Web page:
Tuesday, July 31, 2007

Alessi Seminar Notes, Day 2 (part 2).. Masterclass No. 1

Please note:

These entries from the Alessi Seminar are not a literal transcript. I took written notes and then typed them up. I have made every effort to be accurate but, as you might expect, each blog entry is a meager substitute for actually being there.

Remember that many of the things Mr. Alessi says in these masterclasses are in the context of addressing the needs of a particular student and should not be seen as universal mandates to be mindlessly followed.

If you are serious about pursuing musical excellence on the trombone, there is no substitute for actually attending one of Mr. Alessi's seminars. You'll be glad you did.


In this master class, 5 participants played:
Paul Compton - The Pugh Concerto (mvts. 1 &2)
Weston Sprott - The Grondahl Concerto (mvts. 1&2)
Joseph Rodriquez - Gershwin Medley
Louis Bremer - Sagittarius 2
Nicole Abissi - Martin Ballade

Here are some of my notes:


  • Joe quoted Wycliffe Gordon, "You have to be able to sing what you're going to play."
  • Make sure your phrase lead to the last note. When you get to the end, don't give up. Finish the phrase. He gave the analogy of a racehorse slowing down before the finish line.
  • He pointed out that the hardest thing about music sometimes is that we play with blinders on. Take the blinders off and see the whole phrase. He gave the analogy of bad drivers who don't see the whole road around them.
  • Be sure your technique is clean. He pointed out that his teacher harped on him all the time about his slide.
  • When working with an accompanist, lead don't follow. He observed that this is what messes a lot of people up when they audition for Juilliard. "They don't drive the car."
  • One possible cause for playing sharp is a too-fast air stream. "Personally, I like low and slow" Lower pitch, slower air stream.
  • He suggested that the student should try to make the sound reach to the corners of the hall. He then demonstrate and said that, as he he plays, "I'm hearing the hall ring"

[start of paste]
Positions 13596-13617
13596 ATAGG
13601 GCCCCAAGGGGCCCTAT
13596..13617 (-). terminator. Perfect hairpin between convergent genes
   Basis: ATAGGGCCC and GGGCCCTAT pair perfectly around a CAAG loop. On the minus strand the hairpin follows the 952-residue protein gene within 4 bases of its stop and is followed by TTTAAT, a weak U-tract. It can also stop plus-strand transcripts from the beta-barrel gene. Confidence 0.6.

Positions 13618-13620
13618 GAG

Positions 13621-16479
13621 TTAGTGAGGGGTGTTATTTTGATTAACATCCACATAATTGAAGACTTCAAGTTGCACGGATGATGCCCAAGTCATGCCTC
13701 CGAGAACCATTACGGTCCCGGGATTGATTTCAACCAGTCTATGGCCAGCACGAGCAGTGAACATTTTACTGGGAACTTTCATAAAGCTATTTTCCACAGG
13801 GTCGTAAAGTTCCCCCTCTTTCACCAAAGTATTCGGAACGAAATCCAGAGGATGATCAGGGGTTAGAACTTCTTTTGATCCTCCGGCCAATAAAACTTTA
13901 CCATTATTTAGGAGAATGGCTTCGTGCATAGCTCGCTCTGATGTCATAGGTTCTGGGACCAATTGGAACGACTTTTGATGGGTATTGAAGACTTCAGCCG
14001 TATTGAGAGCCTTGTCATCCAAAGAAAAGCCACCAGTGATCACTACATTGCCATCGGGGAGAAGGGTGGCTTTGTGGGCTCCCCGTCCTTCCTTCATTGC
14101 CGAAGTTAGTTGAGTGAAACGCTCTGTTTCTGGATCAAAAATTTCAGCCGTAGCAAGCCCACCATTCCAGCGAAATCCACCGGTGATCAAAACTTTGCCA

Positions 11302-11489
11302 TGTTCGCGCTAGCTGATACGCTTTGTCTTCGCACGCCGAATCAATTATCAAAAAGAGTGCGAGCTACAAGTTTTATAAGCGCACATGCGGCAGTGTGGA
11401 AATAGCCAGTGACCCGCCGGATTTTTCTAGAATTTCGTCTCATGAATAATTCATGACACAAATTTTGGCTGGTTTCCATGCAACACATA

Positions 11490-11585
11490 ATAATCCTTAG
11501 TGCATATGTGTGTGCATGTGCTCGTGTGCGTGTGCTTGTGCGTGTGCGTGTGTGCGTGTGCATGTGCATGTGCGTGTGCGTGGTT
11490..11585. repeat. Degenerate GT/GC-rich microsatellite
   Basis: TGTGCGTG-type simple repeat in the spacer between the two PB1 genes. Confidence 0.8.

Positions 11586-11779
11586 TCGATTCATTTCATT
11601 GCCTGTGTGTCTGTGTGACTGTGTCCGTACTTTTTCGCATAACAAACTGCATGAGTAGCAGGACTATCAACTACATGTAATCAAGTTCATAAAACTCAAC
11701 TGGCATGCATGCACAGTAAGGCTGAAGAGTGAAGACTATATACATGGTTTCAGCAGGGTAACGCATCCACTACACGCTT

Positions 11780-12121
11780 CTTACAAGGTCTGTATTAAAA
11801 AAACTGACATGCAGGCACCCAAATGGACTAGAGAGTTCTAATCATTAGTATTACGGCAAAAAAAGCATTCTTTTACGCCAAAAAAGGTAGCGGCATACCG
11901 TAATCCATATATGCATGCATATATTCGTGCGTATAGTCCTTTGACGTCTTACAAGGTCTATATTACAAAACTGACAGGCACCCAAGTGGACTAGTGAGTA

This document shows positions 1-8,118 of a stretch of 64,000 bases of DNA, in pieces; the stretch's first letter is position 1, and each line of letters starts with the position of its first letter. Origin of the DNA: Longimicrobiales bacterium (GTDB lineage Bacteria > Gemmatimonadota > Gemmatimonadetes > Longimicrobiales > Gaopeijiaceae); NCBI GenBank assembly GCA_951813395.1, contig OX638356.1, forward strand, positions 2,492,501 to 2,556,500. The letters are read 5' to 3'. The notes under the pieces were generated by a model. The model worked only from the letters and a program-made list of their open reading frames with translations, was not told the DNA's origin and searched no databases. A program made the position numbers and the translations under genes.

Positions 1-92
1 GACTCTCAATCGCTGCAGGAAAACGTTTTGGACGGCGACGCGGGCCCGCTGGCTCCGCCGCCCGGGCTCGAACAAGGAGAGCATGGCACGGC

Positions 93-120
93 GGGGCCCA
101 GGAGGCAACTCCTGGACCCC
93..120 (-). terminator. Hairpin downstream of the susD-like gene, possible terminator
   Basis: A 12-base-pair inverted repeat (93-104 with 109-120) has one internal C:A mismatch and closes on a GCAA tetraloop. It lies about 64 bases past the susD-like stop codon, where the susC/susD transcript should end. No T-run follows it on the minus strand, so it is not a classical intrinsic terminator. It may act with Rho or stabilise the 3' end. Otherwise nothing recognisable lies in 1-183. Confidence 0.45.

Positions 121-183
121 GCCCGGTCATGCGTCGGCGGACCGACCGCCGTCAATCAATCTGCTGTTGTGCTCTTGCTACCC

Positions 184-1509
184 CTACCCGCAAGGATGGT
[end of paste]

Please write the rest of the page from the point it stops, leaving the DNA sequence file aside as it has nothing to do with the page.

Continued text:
• For the tendency to play sharp he suggested that one should let the sound settle down into the pitch. He also phrased it this way, "Let the notes sit down where they want to go."
  • Joe said in his own practicing he was thinking of incorporating some pitch bending (with the embouchure) to explore the center and find the sweet spot.
  • At one point he advised a student to sing more and take more risks.
  • Regarding phrase groupings and the comparison between the small phrases and the larger phrases: he pointed out that the overall phrase mark is the most important one.
  • At one point he observed "You have to think, 'I have nothing to lose.' "
  • If you want to learn about phrasing, listen to the great singers: Frank Sinatra, Barbara Streisand, Nat King Cole.
  • "I think when you're having fun, you don't get as tired."
  • For high notes, don't use a downward pointing body position. Think of lifting your body (and bell) as you play higher. This gives you a little more leverage. Joe talked about Maynard Ferguson's trumpet players and how they would lean back while playing high notes. He suggest doing a tiny bit of that same gesture.
  • One of the keys to phrasing, never do the same thing twice.
  • A recital of trombone music can become very boring if a player plays in only one style.
  • A common musical problem is that we sometimes crescendo too soon. Often you should wait to start the crescendo.
  • Be more aware of the thematic material in the piano part. Know when to back off and let the piano lines come out.
  • Avoid the "car horn" sound where the tone has no musical shape. On many long notes, you can let the sound relax.
  • With respect to loud playing he observed that it's good to show off your stuff but that it should lead somewhere.
  • Regarding slide technique, he observed, "I'm not a "wrist-ey" player. {meaning not so much flexing of the wrist} I like to index with the slide. When I go to a position, I like to have a connection straight from the tone in my brain to my slide."
  • Avoid "panic breathing" in your performance. He described breathing as a chance to replenish yourself. Do this every chance you get.
  • "Be true to the music, not convenient to yourself."
  • Try rehearsing a piece from the ending and work towards the beginning. This way, you have a clear idea of how you want it to end.
  • Bad breathing often comes from trying to frantically rush through everything.
  • For rapid tonguing, he suggested pulling the tongue back a little (in other words, tongue farther back in the mouth.).
  • Have a consistent breath and breathe this one way whenever possible. He demonstrated by playing Bolero and then then Mozart Requiem, pointing out that he takes the same breath in either situation.
  • If you open your mouth wide to breathe, you end up closing the throat.


Wow, all this from one masterclass. I don't know if I'll be able to provide this much detail about every class (especially the ones I'm playing in), but I'll do what I can.


Oh yes, the recital. Well, what can you say......


he's the man



No comments: